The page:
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Uintah Basin: Air Quality and Energy Development
Defining the Problem: Uintah Basin 2012 Winter Ozone Study
During the winter of 2011-2012 Phase One of a comprehensive study was undertaken in the Uintah Basin to identify how atmospheric chemistry and precursor gases interact to create high levels of wintertime ozone. The study, Uintah Basin 2012 Winter Ozone Study, is by far the largest and most complex air quality study ever conducted in Utah. The phases of the nearly $3 million effort are being funded by a number of agencies, including the Uintah Basin Impact Mitigation Special Service District, Western Energy Alliance, Bureau of Land Management's (BLM) Utah Office, and Environmental Protection Agency (EPA) Region 8. Significant in-kind equipment contributions have also come from the State of Utah, National Oceanic and Atmospheric Administration (NOAA), and University of Colorado at Boulder.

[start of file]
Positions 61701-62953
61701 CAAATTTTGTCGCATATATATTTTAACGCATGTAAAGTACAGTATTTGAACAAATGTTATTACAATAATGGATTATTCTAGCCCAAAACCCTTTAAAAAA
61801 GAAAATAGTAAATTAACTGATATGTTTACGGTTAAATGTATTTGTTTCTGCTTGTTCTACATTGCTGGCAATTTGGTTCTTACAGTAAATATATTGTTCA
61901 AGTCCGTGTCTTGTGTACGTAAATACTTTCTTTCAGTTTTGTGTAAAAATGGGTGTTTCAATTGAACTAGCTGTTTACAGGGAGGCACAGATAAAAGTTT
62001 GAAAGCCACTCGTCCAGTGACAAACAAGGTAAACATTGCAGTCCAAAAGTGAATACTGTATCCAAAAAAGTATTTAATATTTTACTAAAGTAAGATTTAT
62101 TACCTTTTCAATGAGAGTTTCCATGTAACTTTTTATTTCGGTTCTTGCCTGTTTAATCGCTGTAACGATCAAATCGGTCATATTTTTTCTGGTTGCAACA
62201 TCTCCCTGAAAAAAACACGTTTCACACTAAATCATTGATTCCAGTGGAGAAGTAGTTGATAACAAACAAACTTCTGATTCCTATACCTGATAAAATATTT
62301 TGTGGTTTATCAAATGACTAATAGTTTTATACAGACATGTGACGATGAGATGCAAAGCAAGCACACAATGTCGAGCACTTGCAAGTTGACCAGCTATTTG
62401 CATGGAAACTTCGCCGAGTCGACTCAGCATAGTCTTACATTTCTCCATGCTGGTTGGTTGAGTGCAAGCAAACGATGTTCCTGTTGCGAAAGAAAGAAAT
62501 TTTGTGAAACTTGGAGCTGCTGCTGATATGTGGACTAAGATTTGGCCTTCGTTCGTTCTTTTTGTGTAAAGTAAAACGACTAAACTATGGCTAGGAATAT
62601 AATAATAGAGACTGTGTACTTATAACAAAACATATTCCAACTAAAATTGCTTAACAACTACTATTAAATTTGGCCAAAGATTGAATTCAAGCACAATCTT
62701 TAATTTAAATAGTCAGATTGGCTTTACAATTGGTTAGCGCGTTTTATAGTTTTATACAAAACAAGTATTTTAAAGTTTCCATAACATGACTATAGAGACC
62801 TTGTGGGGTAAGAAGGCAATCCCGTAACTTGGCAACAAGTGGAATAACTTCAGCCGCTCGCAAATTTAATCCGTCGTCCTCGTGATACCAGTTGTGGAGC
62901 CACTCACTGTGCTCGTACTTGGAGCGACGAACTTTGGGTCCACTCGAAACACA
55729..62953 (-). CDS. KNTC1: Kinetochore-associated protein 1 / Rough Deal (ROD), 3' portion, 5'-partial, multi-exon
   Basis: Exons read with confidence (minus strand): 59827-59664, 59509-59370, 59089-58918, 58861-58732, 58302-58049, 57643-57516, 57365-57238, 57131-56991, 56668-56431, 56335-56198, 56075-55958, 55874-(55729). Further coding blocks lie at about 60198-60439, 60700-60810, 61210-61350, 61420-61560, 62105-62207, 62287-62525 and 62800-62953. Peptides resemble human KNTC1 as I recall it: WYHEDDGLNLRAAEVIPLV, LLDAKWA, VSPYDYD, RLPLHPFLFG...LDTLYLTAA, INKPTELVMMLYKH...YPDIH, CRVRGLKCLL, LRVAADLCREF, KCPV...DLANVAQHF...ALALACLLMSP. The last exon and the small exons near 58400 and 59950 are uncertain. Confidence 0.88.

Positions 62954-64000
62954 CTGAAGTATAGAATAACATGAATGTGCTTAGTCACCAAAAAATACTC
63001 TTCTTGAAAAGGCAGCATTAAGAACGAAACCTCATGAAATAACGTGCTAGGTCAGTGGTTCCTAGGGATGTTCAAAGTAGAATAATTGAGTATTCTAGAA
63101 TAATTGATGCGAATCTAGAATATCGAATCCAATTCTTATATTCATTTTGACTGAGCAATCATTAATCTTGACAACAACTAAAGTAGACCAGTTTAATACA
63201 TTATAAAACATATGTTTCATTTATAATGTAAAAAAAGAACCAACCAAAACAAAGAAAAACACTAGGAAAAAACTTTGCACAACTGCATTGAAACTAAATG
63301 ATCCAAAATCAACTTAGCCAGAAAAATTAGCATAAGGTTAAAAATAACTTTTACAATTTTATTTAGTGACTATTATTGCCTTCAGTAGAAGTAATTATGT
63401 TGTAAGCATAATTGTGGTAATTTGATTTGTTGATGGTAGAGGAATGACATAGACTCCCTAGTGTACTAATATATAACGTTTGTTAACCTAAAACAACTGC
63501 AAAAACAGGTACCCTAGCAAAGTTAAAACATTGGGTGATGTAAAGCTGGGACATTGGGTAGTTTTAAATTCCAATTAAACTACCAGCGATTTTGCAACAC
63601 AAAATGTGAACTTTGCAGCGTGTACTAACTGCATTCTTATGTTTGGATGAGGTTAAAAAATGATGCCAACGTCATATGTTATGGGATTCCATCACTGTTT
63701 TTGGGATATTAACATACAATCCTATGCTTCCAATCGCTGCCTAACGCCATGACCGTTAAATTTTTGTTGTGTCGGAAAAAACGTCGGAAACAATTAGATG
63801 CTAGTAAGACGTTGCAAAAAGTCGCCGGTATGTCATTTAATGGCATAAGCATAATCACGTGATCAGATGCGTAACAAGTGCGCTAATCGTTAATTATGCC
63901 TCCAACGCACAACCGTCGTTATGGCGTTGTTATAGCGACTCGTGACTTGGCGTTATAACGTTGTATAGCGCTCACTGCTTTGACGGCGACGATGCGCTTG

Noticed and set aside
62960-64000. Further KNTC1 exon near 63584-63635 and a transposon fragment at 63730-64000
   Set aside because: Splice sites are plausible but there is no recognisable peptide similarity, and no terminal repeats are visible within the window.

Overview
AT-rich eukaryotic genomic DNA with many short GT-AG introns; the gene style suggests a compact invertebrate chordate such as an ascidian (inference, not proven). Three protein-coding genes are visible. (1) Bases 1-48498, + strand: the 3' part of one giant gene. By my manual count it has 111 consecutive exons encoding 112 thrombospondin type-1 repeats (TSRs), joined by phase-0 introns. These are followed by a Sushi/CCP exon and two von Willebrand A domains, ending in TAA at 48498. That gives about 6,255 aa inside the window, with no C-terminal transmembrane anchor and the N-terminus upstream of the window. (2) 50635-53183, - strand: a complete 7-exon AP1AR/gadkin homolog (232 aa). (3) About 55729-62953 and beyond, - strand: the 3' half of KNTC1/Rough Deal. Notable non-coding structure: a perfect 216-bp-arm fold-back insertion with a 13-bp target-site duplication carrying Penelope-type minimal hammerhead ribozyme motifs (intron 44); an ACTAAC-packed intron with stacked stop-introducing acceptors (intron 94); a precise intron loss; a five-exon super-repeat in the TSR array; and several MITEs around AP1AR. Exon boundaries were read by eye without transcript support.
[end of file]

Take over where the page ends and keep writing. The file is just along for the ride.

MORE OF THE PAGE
Cooperative research work was done by atmospheric research partners from Utah State University, NOAA's Chemical Sciences and Global Monitoring Divisions, University of Colorado's Institute of Arctic and Alpine Research, Utah Division of Air Quality, EPA, BLM, and local oil and gas producing members of the Western Energy Alliance.
2011-2012 Uintah Basin Air Quality Team
Unfavorable conditions on the ground, specifically a lack of snow cover and inversion producing weather, resulted in limited data collection. Preliminary results and conclusions can be found in the 2012 Uintah Basin Winter Ozone and Air Quality.
The final report for the 2011-2012 study has been compiled and available online.
Phase Two of the study is underway through the winter of 2013. Data collected will build on the findings from 2012 with the goal of developing a conceptual model of how wintertime ozone is formed in the basin and to identify appropriate and effective air pollution mitigation strategies.
NOAA Monitoring Van